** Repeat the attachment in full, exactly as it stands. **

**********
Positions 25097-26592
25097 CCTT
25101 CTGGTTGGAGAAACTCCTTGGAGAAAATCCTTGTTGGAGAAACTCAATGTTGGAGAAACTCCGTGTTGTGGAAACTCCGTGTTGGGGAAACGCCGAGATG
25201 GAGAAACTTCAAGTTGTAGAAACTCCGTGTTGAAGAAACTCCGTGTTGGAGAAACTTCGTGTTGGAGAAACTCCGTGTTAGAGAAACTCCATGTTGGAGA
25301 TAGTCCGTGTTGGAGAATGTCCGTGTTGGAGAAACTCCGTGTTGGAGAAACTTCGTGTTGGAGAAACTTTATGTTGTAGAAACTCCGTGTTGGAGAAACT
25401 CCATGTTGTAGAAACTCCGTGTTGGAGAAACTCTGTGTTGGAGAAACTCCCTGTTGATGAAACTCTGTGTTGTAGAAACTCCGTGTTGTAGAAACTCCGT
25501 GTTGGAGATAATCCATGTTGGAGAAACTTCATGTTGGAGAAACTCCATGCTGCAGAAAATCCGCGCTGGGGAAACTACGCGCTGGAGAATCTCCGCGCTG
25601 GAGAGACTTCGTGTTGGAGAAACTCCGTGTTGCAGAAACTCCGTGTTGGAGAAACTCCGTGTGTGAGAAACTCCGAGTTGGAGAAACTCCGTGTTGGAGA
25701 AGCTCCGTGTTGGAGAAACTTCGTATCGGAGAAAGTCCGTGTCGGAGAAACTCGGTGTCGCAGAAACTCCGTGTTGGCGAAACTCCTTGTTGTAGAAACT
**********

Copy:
Positions 25097-26592
25097 CCTT
25101 CTGGTTGGAGAAACTCCTTGGAGAAAATCCTTGTTGGAGAAACTCAATGTTGGAGAAACTCCGTGTTGTGGAAACTCCGTGTTGGGGAAACGCCGAGATG
25201 GAGAAACTTCAAGTTGTAGAAACTCCGTGTTGAAGAAACTCCGTGTTGGAGAAACTTCGTGTTGGAGAAACTCCGTGTTAGAGAAACTCCATGTTGGAGA
25301 TAGTCCGTGTTGGAGAATGTCCGTGTTGGAGAAACTCCGTGTTGGAGAAACTTCGTGTTGGAGAAACTTTATGTTGTAGAAACTCCGTGTTGGAGAAACT
25401 CCATGTTGTAGAAACTCCGTGTTGGAGAAACTCTGTGTTGGAGAAACTCCCTGTTGATGAAACTCTGTGTTGTAGAAACTCCGTGTTGTAGAAACTCCGT
25501 GTTGGAGATAATCCATGTTGGAGAAACTTCATGTTGGAGAAACTCCATGCTGCAGAAAATCCGCGCTGGGGAAACTACGCGCTGGAGAATCTCCGCGCTG
25601 GAGAGACTTCGTGTTGGAGAAACTCCGTGTTGCAGAAACTCCGTGTTGGAGAAACTCCGTGTGTGAGAAACTCCGAGTTGGAGAAACTCCGTGTTGGAGA
25701 AGCTCCGTGTTGGAGAAACTTCGTATCGGAGAAAGTCCGTGTCGGAGAAACTCGGTGTCGCAGAAACTCCGTGTTGGCGAAACTCCTTGTTGTAGAAACT